Eventually it became time to leave, and for the entire visit we were anxious about how we would actually be able to get out of the parking lot, with the only thoroughfare blocked by three drive-thru lines. I actually stepped out of the cafe to study how this probably worked. I believe what is intended to be a third “thru” line leading to a second part of the parking lot whose existence I was unaware of and the exit was instead being used as a third drive-thru lane with “runners” taking (and probably delivering) orders. The friendly staff explained that we could ask a runner to hold traffic for us so we could leave.
A white Jeep backed up so we could enter the third drive-thru line. After a while a runner came up to the window to take our order and we told him we were waiting to leave. We slowly rolled ahead and waited for every car ahead of us to be served until we could make it around to the other side of the building and squeeze past the other cars in the drive-thru line and make a right-turn onto Wheaton Way.
Even by fast food chain standards, between all the single use plastics, no commercial composting in our community, and idling vehicles, most of which are large, the environmental impact of Dutch Bros. has to be pretty bad.
I once came across a hilarious “Seattle” style coffee shop in Jamestown, ND that featured a fake Space Needle. Everything about today’s vanilla latte reminded me of the one I had there, including being asked if I wanted whipped cream on the drink. Considering that the whipped cream might have made my son sick, I am glad I said no. Who orders whipped cream on a latte? Yes, I did literally compare my drink to one I had in North Dakota. I could imagine Steve Buscemi pulling through a Dutch Bros. drive-thru in Fargo.
Be it Super Mario Bros. 3 or the Cosmic Crisp, sometimes highly-anticipated “releases” absolutely live up to the hype. This is not one of those times. This is one of those times where I am absolutely baffled by why people like the things they like and find myself doubting if popular opinion is ever a barometer I can rely on. Having never been to an In-and-Out Burger, what if everyone is wrong and In-and-Out Burger isn’t any good either?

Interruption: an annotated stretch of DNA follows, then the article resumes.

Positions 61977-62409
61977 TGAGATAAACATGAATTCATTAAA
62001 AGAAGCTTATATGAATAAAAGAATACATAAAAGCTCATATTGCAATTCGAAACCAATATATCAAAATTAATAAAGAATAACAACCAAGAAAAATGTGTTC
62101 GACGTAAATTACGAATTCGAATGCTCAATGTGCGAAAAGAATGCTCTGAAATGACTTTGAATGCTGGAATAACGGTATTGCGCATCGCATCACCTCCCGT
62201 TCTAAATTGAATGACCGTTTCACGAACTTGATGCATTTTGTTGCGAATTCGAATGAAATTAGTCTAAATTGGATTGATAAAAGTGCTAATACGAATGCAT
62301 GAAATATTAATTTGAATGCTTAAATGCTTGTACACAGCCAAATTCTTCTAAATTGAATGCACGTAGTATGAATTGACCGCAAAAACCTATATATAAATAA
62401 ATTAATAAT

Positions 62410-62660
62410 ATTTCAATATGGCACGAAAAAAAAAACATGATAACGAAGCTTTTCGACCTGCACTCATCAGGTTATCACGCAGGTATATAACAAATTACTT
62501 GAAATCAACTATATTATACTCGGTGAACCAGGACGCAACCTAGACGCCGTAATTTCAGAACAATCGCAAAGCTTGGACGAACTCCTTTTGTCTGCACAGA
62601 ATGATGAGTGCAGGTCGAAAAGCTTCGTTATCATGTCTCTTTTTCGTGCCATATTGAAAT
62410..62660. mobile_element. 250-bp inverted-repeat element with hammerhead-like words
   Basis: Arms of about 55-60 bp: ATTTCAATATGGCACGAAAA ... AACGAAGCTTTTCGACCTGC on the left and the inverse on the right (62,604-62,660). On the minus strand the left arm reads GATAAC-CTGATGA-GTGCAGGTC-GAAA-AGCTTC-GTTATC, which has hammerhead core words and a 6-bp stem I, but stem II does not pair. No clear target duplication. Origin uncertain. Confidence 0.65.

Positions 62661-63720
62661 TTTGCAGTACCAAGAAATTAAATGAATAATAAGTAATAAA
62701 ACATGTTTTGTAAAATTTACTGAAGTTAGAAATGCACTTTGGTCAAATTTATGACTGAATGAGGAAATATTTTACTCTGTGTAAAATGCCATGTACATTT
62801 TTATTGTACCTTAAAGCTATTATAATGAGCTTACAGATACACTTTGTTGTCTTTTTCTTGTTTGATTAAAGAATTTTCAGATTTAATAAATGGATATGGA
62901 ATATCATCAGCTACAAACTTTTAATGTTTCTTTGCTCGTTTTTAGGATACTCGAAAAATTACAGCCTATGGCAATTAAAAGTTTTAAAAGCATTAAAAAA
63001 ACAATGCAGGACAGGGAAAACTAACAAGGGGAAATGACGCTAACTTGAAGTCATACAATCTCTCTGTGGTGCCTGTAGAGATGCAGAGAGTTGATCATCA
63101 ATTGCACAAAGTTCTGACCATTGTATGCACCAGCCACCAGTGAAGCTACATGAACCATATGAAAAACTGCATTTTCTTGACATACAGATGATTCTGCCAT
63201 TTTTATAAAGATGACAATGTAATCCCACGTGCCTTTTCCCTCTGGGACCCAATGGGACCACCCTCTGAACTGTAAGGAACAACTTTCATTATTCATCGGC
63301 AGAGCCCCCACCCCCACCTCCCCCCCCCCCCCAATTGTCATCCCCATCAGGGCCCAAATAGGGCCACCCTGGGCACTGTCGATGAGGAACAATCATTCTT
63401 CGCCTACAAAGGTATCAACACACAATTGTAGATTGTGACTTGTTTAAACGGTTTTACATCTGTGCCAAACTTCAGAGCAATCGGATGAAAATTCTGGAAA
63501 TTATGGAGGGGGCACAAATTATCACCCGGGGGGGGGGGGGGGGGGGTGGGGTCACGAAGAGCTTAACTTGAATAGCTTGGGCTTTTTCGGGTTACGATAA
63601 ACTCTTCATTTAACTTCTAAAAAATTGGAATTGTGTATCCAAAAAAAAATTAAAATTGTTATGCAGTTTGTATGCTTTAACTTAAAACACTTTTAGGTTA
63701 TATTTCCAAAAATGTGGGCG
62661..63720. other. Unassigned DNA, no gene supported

When I was a courtesy clerk at QFC in high school the hot new apple was the Pink Lady. In the years since there have been many new varieties, many of them with silly names like SweeTango and SugaBee, and for some reason people have been going ga ga for the Honeycrisp, a gigantic apple with an excellent texture that tastes like nothing but sugar water. The latest apple sensation, WSU’s own Cosmic Crisp, which is a hybrid the unexciting Honeycrisp and the more exciting Enterprise, has been a hit, and it’s easy to see (and taste) why.
The Cosmic Crisp is a real people-pleaser. The dark red apple, which can last for a full year in cold storage and does not turn yellow, is beautiful, crunchy, juicy, and full of sweet-tart flavor. The Cosmic Crisp is not an earthy apple. Something like a Pink Lady has, in its sweet-tart crunchiness, an underlying “earthy” taste. Sometimes apple eaters may still opt for a Pinky, an Opal, a Jonagold, or plenty of others. This one tastes like apple candy, like an apple loaded with “double apple” flavor. It is very sweet and much tarter and tastier than its parent, the boring-tasting Honeycrisp. Initially, my one criticism is that the apple is much bigger than it needs to be, but since then I have discovered more medium-sized Cosmic Crisps as well.
I have tried this apple plain. I have also tried some kind of Langer’s Cosmic Crisp apple juice, which was also good. I would imagine it would be good in pies and other baked goods, although I would probably prefer a Granny Smith for those applications.
The only apple I compared this to side-by-side was a Cameo. The crunchy sweet Cameo, a hybrid of a Red Delicious and a Golden Delicious, is one of those children that is more attractive than either of its parents, and an apple that is normally very pleasant, seemed overall quite subdued compared to the much more intense-tasting Cosmic Crisp. But don’t throw away those Cameos just yet. Sometimes less overall intensity is a good thing. I can imagine the Cameo being a better fit with, say, peanut butter or cheese.